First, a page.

This is not the piece I meant to write for Flypaper’s #BetterBand week. Having created the Building a Better Band course with the team at Soundfly, I’m supposed to be the leader, right? I’m supposed to always be the one who’s there, making sure the group is on point. Well, soon I won’t be able to be that to a band that has meant a lot to me for the past five years.
I’m making the move from East Coast to West, and will have to say goodbye to my group, Tiger Speak.
This isn’t a negative departure by any means. My reasons for moving have to do with opportunities for myself and my family, and honestly, I couldn’t be more excited. Unfortunately, my time with Tiger Speak as I know it is reaching its end, but not before teaching me some incredibly valuable lessons.
Originally, I envisioned this band as an instrumental group with hip-hop influences. Between semesters at Berklee, I wrote some material with friends in Canada that was hugely influenced by what Robert Glasper was doing on Double Booked. I wanted to continue playing in this realm when I got back to school in the States, so I started looking for potential collaborators.
That semester, I took an improvisation course that required each instrumentalist to play a piece completely unaccompanied, and there, I found an ideal drummer. While every other drummer in the class did their best Ari Hoenig impression, this dude stepped up and played some filthy pocket stuff, smacking you in the face everytime he hit the snare. His name was Matt Phenix, and he turned out to be a great producer as well, and thus a perfect fit. I told Matt about my developing vision for a group that didn’t yet exist, and we immediately set a time for our first rehearsal.
I called just about everyone I knew who might sound good on the tunes, and we met up in one of the school’s basement practice rooms to see what would happen. To my surprise, Matt brought along a friend of his who was an emcee. I had described the music as having “kind-of-a-hip-hop vibe”, so naturally, he thought someone should rap over it. His friend, Harrison dropped a few bars on a tune I had written.
I knew right then that this was the direction the group had to explore.
That has always been the most important part of a project to me — being open to new ideas regardless of any preconceived plans.
As a bandleader, it’s good to have a strong inclination as to what your group should be, but that doesn’t mean you get to be stubborn. With Tiger Speak, I initially just wanted to play some form of jazz and take countless solos on interesting harmonic changes, but that isn’t where the music was meant to go.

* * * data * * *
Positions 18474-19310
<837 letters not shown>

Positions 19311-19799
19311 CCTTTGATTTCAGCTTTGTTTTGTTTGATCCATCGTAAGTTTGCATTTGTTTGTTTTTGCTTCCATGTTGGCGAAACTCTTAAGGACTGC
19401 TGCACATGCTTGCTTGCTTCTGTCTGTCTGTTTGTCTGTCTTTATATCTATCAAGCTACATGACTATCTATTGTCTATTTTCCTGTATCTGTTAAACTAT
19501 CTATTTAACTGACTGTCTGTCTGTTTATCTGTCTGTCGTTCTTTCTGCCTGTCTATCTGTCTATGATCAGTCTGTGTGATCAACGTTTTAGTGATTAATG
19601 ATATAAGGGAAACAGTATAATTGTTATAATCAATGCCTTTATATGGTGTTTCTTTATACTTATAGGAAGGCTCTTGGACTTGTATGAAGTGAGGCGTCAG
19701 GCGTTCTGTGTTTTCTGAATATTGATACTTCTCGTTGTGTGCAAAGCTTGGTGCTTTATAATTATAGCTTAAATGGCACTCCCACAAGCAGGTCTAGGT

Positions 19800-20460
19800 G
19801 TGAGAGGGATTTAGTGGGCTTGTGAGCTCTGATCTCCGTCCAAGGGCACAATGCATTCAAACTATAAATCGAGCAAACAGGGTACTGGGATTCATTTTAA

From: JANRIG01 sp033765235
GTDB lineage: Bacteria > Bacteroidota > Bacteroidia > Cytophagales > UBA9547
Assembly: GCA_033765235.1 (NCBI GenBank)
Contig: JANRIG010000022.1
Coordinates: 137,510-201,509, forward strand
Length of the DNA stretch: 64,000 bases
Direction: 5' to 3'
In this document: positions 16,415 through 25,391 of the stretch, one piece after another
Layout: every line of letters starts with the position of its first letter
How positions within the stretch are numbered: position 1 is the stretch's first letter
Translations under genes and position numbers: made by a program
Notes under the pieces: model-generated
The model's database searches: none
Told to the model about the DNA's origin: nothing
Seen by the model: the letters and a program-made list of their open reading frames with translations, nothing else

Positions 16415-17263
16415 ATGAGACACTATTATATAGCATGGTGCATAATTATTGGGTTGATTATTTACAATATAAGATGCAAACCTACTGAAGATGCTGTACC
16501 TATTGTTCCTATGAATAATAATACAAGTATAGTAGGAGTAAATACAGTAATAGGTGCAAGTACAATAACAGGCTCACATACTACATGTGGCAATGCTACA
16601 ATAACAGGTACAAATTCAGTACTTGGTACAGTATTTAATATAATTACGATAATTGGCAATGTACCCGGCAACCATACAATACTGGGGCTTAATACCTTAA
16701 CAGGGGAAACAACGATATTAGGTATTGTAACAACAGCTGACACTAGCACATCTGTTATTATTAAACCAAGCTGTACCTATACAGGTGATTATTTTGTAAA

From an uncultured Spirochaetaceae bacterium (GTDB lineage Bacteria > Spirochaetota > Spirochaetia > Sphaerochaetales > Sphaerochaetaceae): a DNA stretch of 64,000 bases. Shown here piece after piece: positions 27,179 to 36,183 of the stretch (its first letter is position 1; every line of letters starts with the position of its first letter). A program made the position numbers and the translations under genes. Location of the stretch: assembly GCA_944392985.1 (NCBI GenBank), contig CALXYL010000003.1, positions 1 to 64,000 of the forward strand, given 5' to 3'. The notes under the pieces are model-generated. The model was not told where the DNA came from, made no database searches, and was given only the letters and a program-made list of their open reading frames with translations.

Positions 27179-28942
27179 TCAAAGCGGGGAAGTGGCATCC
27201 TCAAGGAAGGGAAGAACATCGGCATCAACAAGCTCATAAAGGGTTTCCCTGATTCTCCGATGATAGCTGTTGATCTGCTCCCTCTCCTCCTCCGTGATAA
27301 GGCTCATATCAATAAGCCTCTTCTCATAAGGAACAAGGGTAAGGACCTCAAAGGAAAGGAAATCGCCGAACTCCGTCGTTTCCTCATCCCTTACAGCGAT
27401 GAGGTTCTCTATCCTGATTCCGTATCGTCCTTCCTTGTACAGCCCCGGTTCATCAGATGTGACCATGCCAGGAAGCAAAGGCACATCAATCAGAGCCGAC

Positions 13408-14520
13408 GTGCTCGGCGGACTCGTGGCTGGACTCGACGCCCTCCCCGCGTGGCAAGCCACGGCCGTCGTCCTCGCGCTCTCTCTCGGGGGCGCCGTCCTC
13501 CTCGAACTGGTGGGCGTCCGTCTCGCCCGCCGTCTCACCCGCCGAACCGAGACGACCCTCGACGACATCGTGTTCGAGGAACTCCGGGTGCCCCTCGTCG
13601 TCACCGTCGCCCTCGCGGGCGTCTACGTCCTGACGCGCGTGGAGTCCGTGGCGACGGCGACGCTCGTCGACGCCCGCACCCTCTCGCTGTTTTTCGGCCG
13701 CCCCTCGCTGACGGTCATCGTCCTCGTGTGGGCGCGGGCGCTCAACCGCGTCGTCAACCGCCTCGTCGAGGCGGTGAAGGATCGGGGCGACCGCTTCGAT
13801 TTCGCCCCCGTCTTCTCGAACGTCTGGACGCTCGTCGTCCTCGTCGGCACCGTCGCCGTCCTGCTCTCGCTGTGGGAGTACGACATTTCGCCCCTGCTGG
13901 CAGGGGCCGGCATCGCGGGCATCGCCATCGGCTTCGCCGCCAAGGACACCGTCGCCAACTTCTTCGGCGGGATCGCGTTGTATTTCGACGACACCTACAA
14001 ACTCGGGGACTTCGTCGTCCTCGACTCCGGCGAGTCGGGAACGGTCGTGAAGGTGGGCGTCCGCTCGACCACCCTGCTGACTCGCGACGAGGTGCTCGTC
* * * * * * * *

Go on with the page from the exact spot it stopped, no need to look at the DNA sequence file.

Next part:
That sense of open-minded collaboration is something I have done my best to keep throughout the life of the group. At its largest, Tiger Speak has been a ten-piece project, and we’ve had countless subs, featured guests, and astounding artistic partners. When Tiger Speak became the house band at the Brooklyn jam, Playground Sessions, our extended family grew exponentially.
Every member of the Tiger Speak community has brought with them a spirit of passion and creativity. The instrumentalists, singers, and emcees each possessed a level of musicianship so remarkable, that I have constantly felt the need to improve. Tiger Speak afforded me the opportunity to try new ideas and gave me the freedom to play things I wouldn’t normally have tried.
The group possesses a collective fearlessness that I have never experienced in any other playing situation, and I will likely be chasing that feeling for the rest of my career.
I may be leaving, but the group will live on in some way. The Playground Sessions have become an integral piece of the Tiger Speak community, and I know that if those continue to be nurtured, they will become a premier destination for musicians and music lovers alike.
The moral of the story is that if you’re ever thinking of starting a band, but feel like it’s just too much work, or wonder how to attract people to shows, or how to get paid, or go on tour etc… ignore all of that for a second and just do it.
Find some people who inspire you to do what you do better, and create something unique together. Allow that project to take on a life of its own and savor the experiences, even the late night rehearsals and mid-gig string snaps.
If you approach leading your band with a spirit of passion, respect, and curiosity, it will become a crucial and unforgettable part of your musical journey.